It had been one year nine months and twenty one days since that day. Her early morning walk had always been the same, peaceful, spiritual and normally uneventful.

She awoke clear headed and prepared as ever with a simple breakfast of steamed rice, miso soup, grilled fish and pickles. By seven thirty five her stride was robust and direct. By eight fifteen Sato-san had scaled the densely wooded escarpment and was in her element. She was deep in the protective woods when the ground rumbled in anger underneath her. Her rugged hands had already plucked more than one hundred small fruits. The huge tremor pulsed through the land shedding ripe plums conveniently by her feet; but she took no interest in the liberated produce. In silent horror she turned and watched through the swaying branches as in the distance the blackness rose up and moved towards the village.

The steady stream of day trippers loved her umeboshi, pickled plums, her hobby had given her a reason to live. The café which was also the post office and village store, sold her delicate hand crafted pickles and jam. The visitors from Tokyo and beyond gave her a living. Now a word she didn’t understand had diminished her existence. She was told that something was found in a jar of pickles in Yokohama bought by well intentioned tourists: Caesium!

Sato-sans umeboshi was finished and so was she.

First she felt the cold wind on her warm cheeks. The chilly gust rode ahead of the shockwave steaming inland ahead of the massive turbulent walls of water. It was a rumble then her elderly ears picked up the hideous roar. She watched in silence and disbelief as the horizon came alive and moved unyieldingly towards her. Tears of pain streaming from her tired face the noise of death and destruction filled her head; taking her breath and soul away. Through the trees she loved, trees that gave her life she watched, muted into submission as the blackness rose towards her.

A violent torrent of flotsam filled the valley below her. Ruptured houses, twisted vehicles, fishing boats and despairing human faces slithered past her incredulous eyes.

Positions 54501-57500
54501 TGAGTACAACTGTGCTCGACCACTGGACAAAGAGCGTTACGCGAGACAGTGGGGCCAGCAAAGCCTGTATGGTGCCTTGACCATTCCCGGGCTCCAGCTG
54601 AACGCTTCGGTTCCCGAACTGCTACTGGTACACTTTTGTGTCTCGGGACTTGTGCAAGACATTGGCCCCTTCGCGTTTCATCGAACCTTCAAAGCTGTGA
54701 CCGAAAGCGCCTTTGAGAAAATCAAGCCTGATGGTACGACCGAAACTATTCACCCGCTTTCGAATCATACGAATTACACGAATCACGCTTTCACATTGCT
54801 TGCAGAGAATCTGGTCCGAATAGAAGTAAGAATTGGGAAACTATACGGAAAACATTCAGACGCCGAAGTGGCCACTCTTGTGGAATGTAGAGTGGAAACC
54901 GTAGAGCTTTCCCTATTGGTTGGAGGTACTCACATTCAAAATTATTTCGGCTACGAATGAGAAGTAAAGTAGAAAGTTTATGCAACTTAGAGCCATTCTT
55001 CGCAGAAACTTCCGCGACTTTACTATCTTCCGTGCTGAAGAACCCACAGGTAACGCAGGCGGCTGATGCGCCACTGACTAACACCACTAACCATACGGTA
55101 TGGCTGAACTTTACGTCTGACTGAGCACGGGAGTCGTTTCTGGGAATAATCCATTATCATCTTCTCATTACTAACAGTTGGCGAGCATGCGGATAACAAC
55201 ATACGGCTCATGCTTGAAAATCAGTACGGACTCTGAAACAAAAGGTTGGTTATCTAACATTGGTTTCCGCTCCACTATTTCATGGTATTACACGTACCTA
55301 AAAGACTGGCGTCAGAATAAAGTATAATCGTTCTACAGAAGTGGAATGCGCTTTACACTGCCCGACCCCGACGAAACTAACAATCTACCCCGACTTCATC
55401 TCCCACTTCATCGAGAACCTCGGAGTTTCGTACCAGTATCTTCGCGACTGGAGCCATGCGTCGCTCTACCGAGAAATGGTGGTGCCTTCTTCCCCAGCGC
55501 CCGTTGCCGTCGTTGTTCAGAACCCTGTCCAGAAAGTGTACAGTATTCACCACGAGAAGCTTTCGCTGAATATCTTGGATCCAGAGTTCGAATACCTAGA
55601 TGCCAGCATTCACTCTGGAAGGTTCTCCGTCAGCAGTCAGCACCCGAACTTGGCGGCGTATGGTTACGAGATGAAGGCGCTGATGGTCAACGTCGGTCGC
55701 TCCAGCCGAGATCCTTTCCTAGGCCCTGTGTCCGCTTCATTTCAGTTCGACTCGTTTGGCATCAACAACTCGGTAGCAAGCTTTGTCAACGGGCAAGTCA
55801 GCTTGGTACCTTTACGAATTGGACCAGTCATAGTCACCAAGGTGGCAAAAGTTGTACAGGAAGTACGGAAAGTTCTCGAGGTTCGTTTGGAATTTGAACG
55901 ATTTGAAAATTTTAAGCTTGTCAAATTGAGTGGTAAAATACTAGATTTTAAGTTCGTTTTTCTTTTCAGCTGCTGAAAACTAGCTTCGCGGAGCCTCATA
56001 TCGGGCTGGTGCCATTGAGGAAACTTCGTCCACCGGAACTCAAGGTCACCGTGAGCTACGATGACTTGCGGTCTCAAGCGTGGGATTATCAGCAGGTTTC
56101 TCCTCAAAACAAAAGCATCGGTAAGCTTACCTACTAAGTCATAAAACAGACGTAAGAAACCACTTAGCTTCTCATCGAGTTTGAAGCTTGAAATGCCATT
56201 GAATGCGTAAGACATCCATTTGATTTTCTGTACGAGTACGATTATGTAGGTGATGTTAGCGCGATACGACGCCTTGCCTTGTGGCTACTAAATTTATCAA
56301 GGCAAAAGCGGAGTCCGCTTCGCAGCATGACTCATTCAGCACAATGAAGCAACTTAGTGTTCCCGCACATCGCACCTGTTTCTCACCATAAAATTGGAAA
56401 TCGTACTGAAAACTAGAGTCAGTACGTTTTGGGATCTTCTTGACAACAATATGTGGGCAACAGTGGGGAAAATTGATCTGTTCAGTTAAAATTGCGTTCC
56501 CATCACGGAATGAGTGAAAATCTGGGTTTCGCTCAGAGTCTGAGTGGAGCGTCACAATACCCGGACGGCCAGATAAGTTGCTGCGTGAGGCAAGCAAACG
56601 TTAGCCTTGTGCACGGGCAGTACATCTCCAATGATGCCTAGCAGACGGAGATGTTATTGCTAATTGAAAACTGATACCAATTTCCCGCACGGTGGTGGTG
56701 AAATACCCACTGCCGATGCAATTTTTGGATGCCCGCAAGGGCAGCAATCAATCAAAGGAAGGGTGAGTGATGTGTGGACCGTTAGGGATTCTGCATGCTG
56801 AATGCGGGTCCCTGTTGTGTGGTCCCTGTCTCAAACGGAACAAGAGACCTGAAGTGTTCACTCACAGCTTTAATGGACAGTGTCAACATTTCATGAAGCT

The water just kept coming and coming and coming. It was blacker than black it was putrid and foul, the devils brew. She prayed for it to stop but it just kept coming.

Sato-san looked out towards the sea shore and slowly raised her hand to her mouth. The dignified elderly lady inhaled a gasp of cool sea air. Toshio looked frantically in the reflection of the glass scanning it for activity. Unable to see what his crestfallen neighbour was looking at he slowly rose up from the wooden stool. Cautiously he traced the line of Sato-sans gaze until together they watched, both stunned into acquiescent quietness. A beautiful early flurry of snow had begun to drift in.

In the distance they saw Yumi wearing a vivid yuzen dyed kimono as she waded into the Pacific Ocean. Like pistons on a steam engine her weak legs were now driving her forward; she pushed on through the surging surf. Her eyes fixed on the horizon the distrait mothers heart did not rise or fall it beat out a steady calm rhythm.

She punched on into the Pacific Ocean her legs now alive with vitality pouring her forward and deeper. With a tenderness the ocean embraced her, enthusiastically wrapping a saliferous blanket around her waist. The fresh clean water pouring over her favourite delicately embroidered Obi, Kimono belt. Still she carried on into the infinite green sea until her shoulders were draped in the white foaming surf.

Yumi’s head slipped under the thick marine blanket without a fuss. The grieving mother soon to hold baby Meiko once more.